1. Replace flooring (e.g. laminate, tile or wood)
  2. Suggest getting a general contractor if multiple changes are required and the changes have to be coordinated (e.g. major remodel of bathroom or kitchen). Compare costs of obtaining inputs (appliances/flooring/faucets, etc.) yourself vs having them provided by contractor. Suggest regularly checking on contractors and politely asking questions if necessary.

Remodeling your bathroom – some things you may wish to consider:

  1. Do you need a bathtub or just a walk-in shower? Try and keep the same “footprint” for electrical and plumbing to reduce costs, keep cabinets if possible or use standard sizes if possible.
  2. Wide entrances to accommodate a walker, non-skid tile flooring, hidden hand grabs that double as towel or shower head holders, hand held shower heads that are also adjustable
  3. Higher toilets, hidden hand grabs in toilet roll holder and/or temporary portable rails
  4. Cabinet configuration and height, as well as placement of sink, and ability to remove cabinet doors
  5. D shaped handles
  6. Tilting mirrors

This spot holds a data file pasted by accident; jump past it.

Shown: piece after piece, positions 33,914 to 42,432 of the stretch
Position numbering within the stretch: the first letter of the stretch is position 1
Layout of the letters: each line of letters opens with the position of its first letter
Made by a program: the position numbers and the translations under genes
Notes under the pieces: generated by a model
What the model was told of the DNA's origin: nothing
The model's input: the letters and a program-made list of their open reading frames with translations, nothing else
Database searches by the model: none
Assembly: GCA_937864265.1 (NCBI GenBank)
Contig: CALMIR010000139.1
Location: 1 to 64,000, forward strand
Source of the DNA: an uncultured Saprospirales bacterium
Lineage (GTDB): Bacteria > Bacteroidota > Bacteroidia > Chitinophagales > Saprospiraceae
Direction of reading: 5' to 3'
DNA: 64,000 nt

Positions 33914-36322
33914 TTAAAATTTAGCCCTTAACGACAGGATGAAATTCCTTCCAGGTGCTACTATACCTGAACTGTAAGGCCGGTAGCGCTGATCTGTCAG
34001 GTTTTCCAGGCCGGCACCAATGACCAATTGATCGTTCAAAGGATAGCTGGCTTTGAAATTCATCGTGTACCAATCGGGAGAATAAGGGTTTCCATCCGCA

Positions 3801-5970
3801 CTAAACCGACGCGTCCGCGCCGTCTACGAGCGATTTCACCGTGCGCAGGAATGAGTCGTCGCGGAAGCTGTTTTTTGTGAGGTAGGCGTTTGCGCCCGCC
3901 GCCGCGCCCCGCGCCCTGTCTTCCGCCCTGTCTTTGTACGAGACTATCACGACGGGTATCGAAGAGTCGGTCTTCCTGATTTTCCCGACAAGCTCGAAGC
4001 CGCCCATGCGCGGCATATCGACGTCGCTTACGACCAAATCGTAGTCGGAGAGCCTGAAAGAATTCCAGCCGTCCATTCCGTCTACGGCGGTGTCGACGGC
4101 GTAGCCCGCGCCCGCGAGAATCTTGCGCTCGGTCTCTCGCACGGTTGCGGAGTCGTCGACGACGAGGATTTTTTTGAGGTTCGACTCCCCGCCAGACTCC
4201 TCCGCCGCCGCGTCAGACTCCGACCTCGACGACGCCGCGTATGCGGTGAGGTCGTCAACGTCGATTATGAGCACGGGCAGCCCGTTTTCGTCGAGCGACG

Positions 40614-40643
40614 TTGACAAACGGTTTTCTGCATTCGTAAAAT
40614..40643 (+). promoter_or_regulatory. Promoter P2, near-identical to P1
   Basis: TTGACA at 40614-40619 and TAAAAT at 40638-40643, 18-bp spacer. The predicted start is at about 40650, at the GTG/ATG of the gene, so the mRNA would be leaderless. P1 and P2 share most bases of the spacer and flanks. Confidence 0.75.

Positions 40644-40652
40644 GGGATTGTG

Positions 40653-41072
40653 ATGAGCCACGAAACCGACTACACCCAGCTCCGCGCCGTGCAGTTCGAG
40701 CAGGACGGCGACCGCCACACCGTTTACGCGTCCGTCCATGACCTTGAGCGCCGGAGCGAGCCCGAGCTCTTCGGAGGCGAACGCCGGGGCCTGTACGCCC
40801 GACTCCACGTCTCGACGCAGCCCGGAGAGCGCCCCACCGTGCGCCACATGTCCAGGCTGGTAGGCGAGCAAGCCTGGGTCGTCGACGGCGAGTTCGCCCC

7. Lever faucets

Remodeling your kitchen – some things you may wish to consider:

  1. Try and keep the same “footprint” for electrical and plumbing to reduce costs
  2. Lever pull out faucet
  3. D shaped drawer handles
  4. Pull outs for cabinets and pull downs for upper cabinets
  5. Making microwave and dishwasher easily accessible (e.g., don’t place microwave above stove top)
  6. Cabinet configuration and perhaps multiple heights, as well as placement of sink, and ability to remove cabinet doors - keep cabinets or use standard sizes if possible
  7. Sufficient accessible electrical outlets for regularly used appliances (e.g., electric can opener) to be left plugged in
  8. Consider which type of stove top is most appropriate for your situation (e.g., induction or smooth surface)
  9. Consider which refrigerator configuration is most appropriate (e.g., side by side refrigerators allow placement of frequently used items at a convenient height).

 

Aging in Place – The Woodlands may be able to help you with general advice regarding finding and selecting contractors, but does not recommend specific individuals or companies or which specific renovations you should make. Examples of products given are not a recommendation of the product.